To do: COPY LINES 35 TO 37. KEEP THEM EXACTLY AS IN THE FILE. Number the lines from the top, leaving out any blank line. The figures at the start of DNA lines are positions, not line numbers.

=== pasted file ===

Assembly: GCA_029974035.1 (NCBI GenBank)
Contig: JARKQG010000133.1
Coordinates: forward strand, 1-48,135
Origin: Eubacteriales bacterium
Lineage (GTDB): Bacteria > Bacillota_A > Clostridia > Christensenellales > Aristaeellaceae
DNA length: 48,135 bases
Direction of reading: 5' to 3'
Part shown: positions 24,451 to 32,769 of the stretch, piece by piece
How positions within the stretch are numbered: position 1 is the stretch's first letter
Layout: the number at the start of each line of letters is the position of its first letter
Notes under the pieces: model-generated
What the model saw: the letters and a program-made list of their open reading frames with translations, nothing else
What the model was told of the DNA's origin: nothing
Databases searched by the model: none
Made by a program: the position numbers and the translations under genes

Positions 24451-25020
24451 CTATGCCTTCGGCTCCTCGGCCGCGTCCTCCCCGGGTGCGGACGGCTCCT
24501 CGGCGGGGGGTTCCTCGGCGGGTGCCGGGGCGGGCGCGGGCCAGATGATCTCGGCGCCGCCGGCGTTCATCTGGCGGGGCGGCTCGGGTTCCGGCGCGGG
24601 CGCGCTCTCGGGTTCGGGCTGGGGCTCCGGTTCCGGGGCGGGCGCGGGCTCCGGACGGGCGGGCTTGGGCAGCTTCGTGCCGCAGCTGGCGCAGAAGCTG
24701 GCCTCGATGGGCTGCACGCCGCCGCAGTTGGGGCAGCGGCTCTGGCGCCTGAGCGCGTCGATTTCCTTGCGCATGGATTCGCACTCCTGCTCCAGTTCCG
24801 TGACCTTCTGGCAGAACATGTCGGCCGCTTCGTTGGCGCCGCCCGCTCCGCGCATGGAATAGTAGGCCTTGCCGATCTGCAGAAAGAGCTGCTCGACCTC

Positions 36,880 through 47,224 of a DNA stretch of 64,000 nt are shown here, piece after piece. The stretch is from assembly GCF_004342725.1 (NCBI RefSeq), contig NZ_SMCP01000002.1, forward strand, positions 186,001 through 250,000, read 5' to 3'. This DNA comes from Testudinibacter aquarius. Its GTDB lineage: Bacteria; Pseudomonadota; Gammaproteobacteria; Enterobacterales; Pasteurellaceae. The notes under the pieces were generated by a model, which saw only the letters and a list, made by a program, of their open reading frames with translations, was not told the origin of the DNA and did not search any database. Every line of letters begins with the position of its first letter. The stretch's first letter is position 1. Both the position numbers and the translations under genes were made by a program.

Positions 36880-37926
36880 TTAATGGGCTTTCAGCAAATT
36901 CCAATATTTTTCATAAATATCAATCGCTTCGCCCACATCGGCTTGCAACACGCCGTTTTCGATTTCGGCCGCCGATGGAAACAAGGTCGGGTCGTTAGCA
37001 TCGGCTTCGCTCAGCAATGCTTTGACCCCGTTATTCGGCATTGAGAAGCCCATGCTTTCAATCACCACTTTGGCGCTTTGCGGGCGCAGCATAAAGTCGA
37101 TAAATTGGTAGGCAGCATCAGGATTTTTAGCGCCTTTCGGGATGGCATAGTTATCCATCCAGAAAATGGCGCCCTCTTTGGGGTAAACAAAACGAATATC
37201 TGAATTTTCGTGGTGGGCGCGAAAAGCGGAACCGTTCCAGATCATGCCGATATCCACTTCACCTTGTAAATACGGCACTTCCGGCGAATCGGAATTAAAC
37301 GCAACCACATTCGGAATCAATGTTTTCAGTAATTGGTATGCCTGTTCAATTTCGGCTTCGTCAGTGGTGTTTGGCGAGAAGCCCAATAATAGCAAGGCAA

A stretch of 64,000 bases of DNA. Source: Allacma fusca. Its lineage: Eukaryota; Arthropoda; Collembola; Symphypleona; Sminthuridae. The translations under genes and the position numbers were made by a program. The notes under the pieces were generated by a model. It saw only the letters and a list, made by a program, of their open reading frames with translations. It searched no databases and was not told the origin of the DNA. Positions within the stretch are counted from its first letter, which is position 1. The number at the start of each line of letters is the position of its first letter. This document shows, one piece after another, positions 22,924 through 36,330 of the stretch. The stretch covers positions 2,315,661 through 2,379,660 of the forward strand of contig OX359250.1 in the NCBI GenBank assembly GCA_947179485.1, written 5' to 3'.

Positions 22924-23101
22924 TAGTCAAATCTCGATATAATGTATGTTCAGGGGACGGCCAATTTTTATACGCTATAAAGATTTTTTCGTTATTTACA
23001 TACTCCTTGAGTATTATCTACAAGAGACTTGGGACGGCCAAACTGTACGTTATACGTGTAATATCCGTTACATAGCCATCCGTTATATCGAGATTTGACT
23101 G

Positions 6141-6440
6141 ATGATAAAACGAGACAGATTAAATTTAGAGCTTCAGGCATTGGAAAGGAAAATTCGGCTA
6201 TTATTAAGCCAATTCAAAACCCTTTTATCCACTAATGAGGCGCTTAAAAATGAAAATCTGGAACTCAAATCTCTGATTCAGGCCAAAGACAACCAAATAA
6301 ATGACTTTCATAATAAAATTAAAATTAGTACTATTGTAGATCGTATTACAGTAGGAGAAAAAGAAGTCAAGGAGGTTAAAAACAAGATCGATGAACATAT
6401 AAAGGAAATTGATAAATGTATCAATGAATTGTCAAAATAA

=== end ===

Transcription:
Positions 6141-6440
6141 ATGATAAAACGAGACAGATTAAATTTAGAGCTTCAGGCATTGGAAAGGAAAATTCGGCTA
6201 TTATTAAGCCAATTCAAAACCCTTTTATCCACTAATGAGGCGCTTAAAAATGAAAATCTGGAACTCAAATCTCTGATTCAGGCCAAAGACAACCAAATAA